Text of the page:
ADL Helps Students With ABCs of Empathy
Students are outside at recess, taking turns to use the slide, when a tall girl cuts in front of everyone and climbs to the top as she says something mean to a boy wearing a jacket that is torn and ratty.
That’s a generic example, but unfortunately, such things happen on playgrounds, and fourth- and fifth-graders at Waddell Elementary School spent time last week discussing how to react in such situations.
The sessions were conducted by representatives of the Anti-Defamation League, an organization dedicated to protecting civil rights. They were invited to the school by Renee Bryan, Waddell’s family resource center coordinator.
“Before they came. I actually gave them specific incidents that had happened at our playground,” Renee said, adding the workshops include lots of role playing. “So it was very relevant and personal for our kids.”
Kim Loveland, the Waddell principal, said the school has been planning the anti-bullying workshops since the fall as part of a comprehensive, pro-active campaign to build a healthy and positive climate at the school.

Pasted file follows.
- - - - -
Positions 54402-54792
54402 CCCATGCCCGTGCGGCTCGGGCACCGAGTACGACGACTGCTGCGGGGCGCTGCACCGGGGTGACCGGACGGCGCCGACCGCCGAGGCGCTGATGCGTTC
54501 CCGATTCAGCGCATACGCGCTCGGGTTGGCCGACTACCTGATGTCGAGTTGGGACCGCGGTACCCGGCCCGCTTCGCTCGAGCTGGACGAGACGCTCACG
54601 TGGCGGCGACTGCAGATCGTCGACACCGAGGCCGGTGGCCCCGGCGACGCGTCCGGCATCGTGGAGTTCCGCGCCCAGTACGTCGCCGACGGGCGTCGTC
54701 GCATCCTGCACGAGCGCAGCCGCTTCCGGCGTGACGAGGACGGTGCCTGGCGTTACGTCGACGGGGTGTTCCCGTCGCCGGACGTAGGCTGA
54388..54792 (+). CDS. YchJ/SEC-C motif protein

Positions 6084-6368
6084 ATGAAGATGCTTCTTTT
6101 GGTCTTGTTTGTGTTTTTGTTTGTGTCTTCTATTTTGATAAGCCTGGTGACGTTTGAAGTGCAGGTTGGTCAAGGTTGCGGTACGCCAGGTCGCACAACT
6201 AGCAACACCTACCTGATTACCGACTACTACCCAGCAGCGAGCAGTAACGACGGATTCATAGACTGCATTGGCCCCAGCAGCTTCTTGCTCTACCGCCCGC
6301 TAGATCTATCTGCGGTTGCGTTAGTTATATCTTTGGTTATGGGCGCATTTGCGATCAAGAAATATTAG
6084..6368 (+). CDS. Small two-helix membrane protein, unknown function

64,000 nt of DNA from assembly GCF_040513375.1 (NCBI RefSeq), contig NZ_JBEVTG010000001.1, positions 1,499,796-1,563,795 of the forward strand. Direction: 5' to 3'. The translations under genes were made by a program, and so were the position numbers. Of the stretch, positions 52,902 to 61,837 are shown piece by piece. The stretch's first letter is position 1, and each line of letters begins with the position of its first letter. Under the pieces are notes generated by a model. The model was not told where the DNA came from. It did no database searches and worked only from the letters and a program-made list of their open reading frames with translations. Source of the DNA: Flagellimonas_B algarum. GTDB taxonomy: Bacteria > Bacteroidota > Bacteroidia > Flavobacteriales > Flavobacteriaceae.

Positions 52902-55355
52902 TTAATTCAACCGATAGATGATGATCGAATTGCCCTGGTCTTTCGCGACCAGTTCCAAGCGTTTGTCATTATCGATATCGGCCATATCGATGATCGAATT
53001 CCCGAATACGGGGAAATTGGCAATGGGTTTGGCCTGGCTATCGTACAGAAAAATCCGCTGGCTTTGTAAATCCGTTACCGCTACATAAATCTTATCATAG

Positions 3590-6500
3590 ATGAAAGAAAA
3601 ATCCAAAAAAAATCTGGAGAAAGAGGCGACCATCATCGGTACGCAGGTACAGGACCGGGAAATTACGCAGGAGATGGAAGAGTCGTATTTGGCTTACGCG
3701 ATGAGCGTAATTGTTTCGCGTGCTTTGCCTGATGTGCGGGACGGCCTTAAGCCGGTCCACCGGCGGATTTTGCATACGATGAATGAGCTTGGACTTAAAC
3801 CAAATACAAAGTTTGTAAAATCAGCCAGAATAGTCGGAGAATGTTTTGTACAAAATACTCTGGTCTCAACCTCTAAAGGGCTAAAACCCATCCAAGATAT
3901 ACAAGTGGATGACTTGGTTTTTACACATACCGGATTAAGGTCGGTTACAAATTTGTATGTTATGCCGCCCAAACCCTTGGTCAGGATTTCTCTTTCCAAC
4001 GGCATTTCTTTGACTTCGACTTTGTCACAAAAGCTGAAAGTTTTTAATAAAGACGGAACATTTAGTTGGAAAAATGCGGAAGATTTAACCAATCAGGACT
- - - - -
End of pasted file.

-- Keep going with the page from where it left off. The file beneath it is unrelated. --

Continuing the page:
“Based on feedback we were getting from families and the types of referrals we were getting,” she said, ”we recognized the importance of teaching students the difference between mean behavior and bullying -- and, especially, how to handle mean behavior before it turns into bullying.”
The ADL approach was particularly helpful, Renee said, because the sessions included discussions of common terminology that students then used as they discussed various situations.
The terms were ally. bystander, perpetrator and target. And of them, the first -- ally -- got lots of attention.
In fact, as the ADL literature says, the program was designed to engage students “in exploring the harms of name-calling and bullying and developing and practicing skills to act as allies and help contribute to creating a positive ‘ally culture’ at their school.”
As Renee says, students discussed how “sometimes, standing up to the perpetrator can just cause more problems.”
You can be an ally in different ways, she added, such as “by not gossiping about someone.”
“We want students to focus energy on giving support to the target versus reacting to perpetrator,” she said.
Both Kim and Renee said they are confident that the sessions had a meaningful impact on students and they said they would keep the conversation going.
“I’m confident that this will help as we continue to promote a positive school culture here at Waddell,” Renee said.